That keeps people in the political class loyal to their class, and non confrontational. It also tends to make the new boss, like the old boss….. eventually.It is what many will aspire to who get in for the first time.
      All good ideas go to die, before the political class.

      Reply
      1. Mark

        “I think the reason Democratic politicians oppose single payer is, for the most part, pure self interest. ”
        Democrat or Republican. The entire political class provides as much or more resistance to change than any other stake holders. It is through their regulatory prowess that there exists a grotesque range of prices for the exact same procedure, service, device, or drug. One goal of which is to continue to shift the costs from those who have no money to those who have any money (middle and upper classes.)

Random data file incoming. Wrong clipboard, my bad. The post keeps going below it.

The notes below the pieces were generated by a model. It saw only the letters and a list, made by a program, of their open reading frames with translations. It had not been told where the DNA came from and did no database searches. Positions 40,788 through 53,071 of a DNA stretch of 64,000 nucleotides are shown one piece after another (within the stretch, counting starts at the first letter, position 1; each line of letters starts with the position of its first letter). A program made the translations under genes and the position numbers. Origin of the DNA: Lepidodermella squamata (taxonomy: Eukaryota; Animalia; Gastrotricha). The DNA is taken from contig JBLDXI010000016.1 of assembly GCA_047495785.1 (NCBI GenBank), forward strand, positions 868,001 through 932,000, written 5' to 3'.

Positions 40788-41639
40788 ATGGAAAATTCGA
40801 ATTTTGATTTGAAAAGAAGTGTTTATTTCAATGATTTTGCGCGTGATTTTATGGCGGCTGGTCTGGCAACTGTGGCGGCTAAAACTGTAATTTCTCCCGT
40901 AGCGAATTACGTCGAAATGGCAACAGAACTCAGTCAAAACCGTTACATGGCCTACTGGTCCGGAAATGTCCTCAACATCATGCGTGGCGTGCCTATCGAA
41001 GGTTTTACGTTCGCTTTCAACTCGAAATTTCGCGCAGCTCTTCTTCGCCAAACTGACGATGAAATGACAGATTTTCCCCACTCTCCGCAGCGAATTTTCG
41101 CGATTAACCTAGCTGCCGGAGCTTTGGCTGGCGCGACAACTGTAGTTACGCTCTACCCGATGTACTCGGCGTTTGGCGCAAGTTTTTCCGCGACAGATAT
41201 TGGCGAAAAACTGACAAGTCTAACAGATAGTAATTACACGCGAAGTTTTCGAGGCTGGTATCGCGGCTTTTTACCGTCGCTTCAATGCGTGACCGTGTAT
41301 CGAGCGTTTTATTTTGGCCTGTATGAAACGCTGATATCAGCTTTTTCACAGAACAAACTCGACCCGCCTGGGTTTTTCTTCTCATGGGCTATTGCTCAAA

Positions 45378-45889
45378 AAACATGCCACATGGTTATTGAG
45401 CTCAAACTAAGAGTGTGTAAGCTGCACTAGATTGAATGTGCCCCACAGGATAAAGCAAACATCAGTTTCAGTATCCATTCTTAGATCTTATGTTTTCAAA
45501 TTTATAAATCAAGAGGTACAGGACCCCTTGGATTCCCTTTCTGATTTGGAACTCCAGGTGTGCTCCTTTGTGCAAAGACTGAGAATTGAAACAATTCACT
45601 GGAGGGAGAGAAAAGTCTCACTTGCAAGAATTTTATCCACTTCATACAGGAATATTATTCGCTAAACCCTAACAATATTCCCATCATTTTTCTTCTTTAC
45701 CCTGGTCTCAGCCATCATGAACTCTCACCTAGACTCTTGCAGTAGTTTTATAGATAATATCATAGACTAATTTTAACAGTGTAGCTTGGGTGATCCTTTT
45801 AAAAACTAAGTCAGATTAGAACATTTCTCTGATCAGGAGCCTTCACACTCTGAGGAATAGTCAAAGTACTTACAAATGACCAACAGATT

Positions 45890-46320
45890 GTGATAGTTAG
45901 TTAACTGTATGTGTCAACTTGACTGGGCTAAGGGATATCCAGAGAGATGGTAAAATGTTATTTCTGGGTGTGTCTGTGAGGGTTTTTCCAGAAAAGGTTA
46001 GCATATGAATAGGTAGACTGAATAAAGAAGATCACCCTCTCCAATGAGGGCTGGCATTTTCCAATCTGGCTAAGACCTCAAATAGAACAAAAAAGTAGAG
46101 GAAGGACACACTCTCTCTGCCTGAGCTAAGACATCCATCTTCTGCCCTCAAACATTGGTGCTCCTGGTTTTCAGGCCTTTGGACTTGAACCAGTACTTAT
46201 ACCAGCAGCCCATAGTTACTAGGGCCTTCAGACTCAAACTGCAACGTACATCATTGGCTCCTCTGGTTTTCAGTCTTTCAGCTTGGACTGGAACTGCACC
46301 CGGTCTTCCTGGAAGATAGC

Reply
        1. oh

          If you have no money they have lobbied and won programs(subsidies) where the tapayer will foot the bill for pharma or hospitalization with full clawback provisions.

          Social Security Adm actively promotions such subsidies for drugs; what’s more, you can’t go back to original Medicare unless you include a drug (Part D) policy. The pharmas sneak in all these regulations in a sneaky way, like the DimRat who snuck in the no negotiation clause into the medicare program that introduced drug coverage (thanks to Bushie and Eddie Kennedy).

          Reply
    2. Big River Bandido

      I wonder if they think that centrist liberal politicians really have single payer as a goal.

      I think a lot of people probably *do* believe in their liberal Democrats, especially all those brand-new liberal Democrat members of Congress who ran last year based on M4A and are now fleeing from it. *Those* Democrats, in particular, are craven, cruel, and corrupt. They are the reason M4A will never pass in this Congress — and that’s why the Democrats will probably not be able to hold their House “majority” in 2020.